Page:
Yes, we can forgive others sins and are commanded to do so. Matthew 18:21-21 “then Peter came up and said to him, “Lord, how often will my brother sin against me, and I forgive him? As many as seven times?” Jesus said to him, “I do not say to you seven times, but seventy-seven times” (ESV). It is clear that we are required to forgive others, just as we have been forgiven. How we forgive is where the challenge lies. Forgiveness does not simply mean offering platitudes or false statements of forgiveness while we harbor anger or ill will towards those who have wronged us. True forgiveness is an act of love. One of the greatest examples that I can think of is the story of Corrie ten Boom. Corrie was a prisoner at a concentration camp as a young woman. Years later, after her release, she encounters her captor and tormentor at her church. In that moment Corrie chose to forgive the man through an astounding act of grace. In her book, The Hiding Place, Corrie tells of her ability to forgive as an act of God’s love towards us. “I discovered that it is not on our forgiveness any more than on our goodness that the world’s healing hinges, but on His. When He tells us to love our enemies, He gives, along with the command, the love itself” (ten Boom et.al., 2015, pg 139).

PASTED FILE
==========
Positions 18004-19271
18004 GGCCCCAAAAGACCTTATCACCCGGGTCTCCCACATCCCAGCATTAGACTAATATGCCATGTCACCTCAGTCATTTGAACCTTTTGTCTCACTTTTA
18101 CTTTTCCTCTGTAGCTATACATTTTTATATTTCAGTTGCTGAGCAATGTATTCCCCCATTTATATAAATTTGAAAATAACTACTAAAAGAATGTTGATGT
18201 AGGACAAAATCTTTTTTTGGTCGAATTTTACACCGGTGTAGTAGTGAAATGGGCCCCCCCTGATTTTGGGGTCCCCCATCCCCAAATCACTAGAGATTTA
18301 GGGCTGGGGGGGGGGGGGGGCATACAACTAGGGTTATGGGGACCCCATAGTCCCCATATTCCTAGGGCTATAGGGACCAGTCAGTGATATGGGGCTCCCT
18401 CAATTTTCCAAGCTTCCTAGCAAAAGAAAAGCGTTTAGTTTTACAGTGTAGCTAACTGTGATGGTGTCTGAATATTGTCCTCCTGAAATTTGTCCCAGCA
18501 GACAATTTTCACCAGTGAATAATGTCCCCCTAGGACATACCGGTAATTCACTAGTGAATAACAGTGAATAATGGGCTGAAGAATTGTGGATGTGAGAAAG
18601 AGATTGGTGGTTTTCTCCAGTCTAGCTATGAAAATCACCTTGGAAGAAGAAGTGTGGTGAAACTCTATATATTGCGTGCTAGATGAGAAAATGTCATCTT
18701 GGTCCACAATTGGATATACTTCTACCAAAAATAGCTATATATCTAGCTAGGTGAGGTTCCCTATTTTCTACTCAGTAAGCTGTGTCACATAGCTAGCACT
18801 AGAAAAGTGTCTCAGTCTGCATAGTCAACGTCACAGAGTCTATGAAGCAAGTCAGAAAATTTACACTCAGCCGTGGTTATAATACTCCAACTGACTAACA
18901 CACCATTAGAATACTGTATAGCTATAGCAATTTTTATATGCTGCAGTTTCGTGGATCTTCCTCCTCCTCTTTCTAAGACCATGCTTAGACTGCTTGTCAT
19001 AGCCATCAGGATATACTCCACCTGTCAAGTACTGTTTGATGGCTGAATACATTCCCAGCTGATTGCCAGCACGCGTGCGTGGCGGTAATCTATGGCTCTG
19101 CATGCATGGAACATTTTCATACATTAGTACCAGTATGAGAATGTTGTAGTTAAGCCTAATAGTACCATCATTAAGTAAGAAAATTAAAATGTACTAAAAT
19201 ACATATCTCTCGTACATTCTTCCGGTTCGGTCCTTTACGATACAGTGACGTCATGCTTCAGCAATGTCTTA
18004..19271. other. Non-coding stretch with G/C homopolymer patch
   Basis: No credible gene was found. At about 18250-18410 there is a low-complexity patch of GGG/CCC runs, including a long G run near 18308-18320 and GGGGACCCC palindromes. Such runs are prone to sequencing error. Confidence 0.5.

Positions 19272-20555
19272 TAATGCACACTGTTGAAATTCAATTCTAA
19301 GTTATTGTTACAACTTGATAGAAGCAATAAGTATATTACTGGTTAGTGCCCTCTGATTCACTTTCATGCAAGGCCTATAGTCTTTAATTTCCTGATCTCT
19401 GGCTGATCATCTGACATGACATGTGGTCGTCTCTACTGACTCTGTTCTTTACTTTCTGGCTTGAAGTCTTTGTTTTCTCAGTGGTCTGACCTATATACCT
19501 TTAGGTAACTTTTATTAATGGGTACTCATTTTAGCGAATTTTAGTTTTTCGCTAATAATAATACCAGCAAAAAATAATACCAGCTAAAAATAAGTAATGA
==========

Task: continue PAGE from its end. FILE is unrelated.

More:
Debt cancellation will not solve economic problems. Forgiveness of debt merely treats the symptoms while the root causes that gave rise to the debt remain unchanged (Cowan, 2006). Although Cowan’s discussion centers on forgiveness of debt’s between nation states there is a similar argument for student loan forgiveness. There is a large and ongoing debate about student loan forgiveness to the point that it is discussed by every presidential candidate as part of their campaigns. Some candidates proposed programs are to forgive all student debt, others are to make four year colleges free, and there are numerous other variations of free college or loan forgiveness. The issue is not with the amount of debt that is being accumulated rather it is with the cost of attending college. “Between 2006 and 2016, the average cost of attendance for two- and four-year colleges increased by 31% for public, 24% for private non-profit, and 11% for private for-profit” (Huffman, 2022). Similarly, the federal loan programs were expanded and allowed nearly anyone to obtain student loans. The expansion of the loan programs increased the amount of money flowing to universities which contributed to rising costs and the increased loan debt for students. Loan forgiveness would not solve the fundamental issues of cost and the loose money policies of the federal student loan program. Only structural reforms to lower the cost of tuition and limit the eligibility for loans would solve the issue. Free market reforms and less government intervention are the solution to the problem of student loans and international debt.
Cowan, David. (2006). Economic Parables: The Monetary Teachings of Jesus Christ. InterVarsity Press.
English Standard Version Bible. (2001). Crossway Bibles. https://esv.org (Links to an external site.)
Huffman, Anna E. “Forgive and Forget? An Analysis of Student Loan Forgiveness Plans.” North Carolina Banking Institute 24 (2020): 449+. Business Insights: Global. Web. 28 July 2022.
Ten Boom, Co
Each reply must include a Scripture reference and at least 2 scholarly sources,
plus the course text — all in current APA format.
textbook: Economic Parables by david cowan